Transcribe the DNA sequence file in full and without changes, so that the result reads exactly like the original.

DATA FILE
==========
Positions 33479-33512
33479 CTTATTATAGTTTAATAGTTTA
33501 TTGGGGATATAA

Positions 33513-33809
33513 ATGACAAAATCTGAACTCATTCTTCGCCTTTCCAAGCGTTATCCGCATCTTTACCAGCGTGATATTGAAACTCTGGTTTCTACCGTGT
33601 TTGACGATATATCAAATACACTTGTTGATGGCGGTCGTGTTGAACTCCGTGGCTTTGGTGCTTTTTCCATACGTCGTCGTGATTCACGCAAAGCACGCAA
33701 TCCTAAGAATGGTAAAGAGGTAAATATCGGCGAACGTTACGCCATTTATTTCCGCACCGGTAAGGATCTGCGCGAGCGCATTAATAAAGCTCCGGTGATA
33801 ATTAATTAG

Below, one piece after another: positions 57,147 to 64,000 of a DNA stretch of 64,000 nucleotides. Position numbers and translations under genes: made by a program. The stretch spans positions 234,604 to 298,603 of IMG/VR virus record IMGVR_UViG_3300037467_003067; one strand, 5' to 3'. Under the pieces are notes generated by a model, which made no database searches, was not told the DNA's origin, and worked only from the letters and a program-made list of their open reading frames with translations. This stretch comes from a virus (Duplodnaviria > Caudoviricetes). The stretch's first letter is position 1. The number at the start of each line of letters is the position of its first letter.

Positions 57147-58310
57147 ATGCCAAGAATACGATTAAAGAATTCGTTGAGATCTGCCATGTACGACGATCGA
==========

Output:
Positions 33479-33512
33479 CTTATTATAGTTTAATAGTTTA
33501 TTGGGGATATAA

Positions 33513-33809
33513 ATGACAAAATCTGAACTCATTCTTCGCCTTTCCAAGCGTTATCCGCATCTTTACCAGCGTGATATTGAAACTCTGGTTTCTACCGTGT
33601 TTGACGATATATCAAATACACTTGTTGATGGCGGTCGTGTTGAACTCCGTGGCTTTGGTGCTTTTTCCATACGTCGTCGTGATTCACGCAAAGCACGCAA
33701 TCCTAAGAATGGTAAAGAGGTAAATATCGGCGAACGTTACGCCATTTATTTCCGCACCGGTAAGGATCTGCGCGAGCGCATTAATAAAGCTCCGGTGATA
33801 ATTAATTAG

Below, one piece after another: positions 57,147 to 64,000 of a DNA stretch of 64,000 nucleotides. Position numbers and translations under genes: made by a program. The stretch spans positions 234,604 to 298,603 of IMG/VR virus record IMGVR_UViG_3300037467_003067; one strand, 5' to 3'. Under the pieces are notes generated by a model, which made no database searches, was not told the DNA's origin, and worked only from the letters and a program-made list of their open reading frames with translations. This stretch comes from a virus (Duplodnaviria > Caudoviricetes). The stretch's first letter is position 1. The number at the start of each line of letters is the position of its first letter.

Positions 57147-58310
57147 ATGCCAAGAATACGATTAAAGAATTCGTTGAGATCTGCCATGTACGACGATCGA